The Molecular Mechanisms of Adult T cell Leukemia Induction by HTLV-I Tax
Vicki Traina-Dorge, Ph.D.
Tulane National Primate Research Center, Department of Microbiology
Pilot Project (May 1, 2010 - April 30, 2011)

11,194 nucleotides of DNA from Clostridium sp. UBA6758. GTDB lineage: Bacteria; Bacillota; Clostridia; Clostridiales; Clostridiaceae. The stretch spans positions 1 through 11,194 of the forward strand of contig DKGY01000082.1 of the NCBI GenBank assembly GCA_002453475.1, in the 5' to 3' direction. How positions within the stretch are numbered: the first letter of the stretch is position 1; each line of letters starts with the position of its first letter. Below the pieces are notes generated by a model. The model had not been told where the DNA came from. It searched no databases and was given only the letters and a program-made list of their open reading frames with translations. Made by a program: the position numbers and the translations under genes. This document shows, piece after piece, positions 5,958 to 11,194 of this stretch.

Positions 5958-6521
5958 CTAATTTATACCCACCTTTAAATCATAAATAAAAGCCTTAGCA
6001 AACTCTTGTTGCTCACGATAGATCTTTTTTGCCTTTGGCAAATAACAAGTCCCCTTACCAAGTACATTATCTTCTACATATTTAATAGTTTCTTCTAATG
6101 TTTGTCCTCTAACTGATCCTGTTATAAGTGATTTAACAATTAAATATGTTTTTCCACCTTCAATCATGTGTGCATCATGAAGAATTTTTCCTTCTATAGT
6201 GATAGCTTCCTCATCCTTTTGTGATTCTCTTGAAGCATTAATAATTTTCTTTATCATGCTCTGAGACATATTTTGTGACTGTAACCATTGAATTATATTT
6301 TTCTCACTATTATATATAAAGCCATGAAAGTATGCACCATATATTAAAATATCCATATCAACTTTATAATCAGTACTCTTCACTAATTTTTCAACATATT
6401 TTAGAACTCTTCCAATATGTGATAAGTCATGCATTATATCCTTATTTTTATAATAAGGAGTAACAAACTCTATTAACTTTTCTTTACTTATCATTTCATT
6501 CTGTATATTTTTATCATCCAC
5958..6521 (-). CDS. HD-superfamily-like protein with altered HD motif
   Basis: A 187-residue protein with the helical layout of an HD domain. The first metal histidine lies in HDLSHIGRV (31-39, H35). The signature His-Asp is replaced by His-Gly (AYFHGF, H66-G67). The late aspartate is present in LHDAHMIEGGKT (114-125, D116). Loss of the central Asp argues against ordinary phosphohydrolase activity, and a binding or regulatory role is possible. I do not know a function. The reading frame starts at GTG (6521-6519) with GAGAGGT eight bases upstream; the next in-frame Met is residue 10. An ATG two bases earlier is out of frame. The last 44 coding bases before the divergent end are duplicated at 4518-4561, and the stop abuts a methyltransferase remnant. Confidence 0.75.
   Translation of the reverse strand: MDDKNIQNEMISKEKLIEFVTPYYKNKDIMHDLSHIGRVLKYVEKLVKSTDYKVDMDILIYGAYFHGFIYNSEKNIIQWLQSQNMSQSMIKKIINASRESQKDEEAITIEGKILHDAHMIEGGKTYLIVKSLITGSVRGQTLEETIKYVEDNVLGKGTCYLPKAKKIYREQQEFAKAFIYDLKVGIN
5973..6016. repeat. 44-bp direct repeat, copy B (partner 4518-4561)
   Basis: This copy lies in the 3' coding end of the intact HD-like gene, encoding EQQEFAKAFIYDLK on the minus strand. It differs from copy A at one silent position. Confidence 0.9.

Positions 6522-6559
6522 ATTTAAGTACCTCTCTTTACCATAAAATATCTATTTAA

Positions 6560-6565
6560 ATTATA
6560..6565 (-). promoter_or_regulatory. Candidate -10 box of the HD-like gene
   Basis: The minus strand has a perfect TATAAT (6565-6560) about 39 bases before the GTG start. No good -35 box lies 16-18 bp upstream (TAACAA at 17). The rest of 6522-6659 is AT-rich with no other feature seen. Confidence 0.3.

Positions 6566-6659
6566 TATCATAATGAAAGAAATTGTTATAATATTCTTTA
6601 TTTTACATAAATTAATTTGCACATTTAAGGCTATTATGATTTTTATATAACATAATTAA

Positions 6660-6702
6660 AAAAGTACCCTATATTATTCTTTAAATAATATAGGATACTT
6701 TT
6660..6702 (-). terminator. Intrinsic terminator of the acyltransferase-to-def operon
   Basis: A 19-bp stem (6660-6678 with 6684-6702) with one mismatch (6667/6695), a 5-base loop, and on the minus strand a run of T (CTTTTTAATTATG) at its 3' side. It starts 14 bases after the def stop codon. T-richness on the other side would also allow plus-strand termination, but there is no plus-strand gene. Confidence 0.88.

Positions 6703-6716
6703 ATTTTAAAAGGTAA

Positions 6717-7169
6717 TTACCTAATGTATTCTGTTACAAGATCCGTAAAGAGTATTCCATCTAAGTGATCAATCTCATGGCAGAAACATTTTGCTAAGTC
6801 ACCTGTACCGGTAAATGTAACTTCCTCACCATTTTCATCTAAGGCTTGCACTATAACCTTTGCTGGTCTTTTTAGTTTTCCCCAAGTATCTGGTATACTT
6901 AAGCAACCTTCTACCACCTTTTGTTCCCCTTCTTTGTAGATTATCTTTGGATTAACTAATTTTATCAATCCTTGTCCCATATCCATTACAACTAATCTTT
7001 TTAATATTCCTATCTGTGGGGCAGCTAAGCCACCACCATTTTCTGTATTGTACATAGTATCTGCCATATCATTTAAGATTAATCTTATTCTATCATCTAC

Human T cell leukemia virus type 1 (HTLV-1) is one of four human retroviruses which include HTLV-II, human immunodeficiency virus-1 (HIV-1), and HIV-2. HTLV-I causes two human diseases, adult T cell leukemia (ATL) and tropical spastic paraparesis/HTLV-I-associated myelopathy (TSP/HAM). The virus infects and integrates its proviral DNA in human CD4+ T cells. TSP/HAM is a neurological disease and is the result of the infiltration of clonal CD4+ T cells into the central nervous system. ATL is a debilitating and aggressive cancer with no known cure and a poor prognosis. Approximately 11-20 million people are infected (HTLV-I+) in the world with pockets of infection occurring in the Caribbean, central Africa, Japan, and Italy. In the United States, HTLV-I+ patients are found mainly in the coastal large cities, including New York City, San Francisco, Los Angeles, and the Gulf Coast (Miami and New Orleans are hotspots). United States blood donations are routinely assayed for the presence of HTLV-I, and about 0.025% of the blood supply is positive for the virus. There is no vaccine for the virus.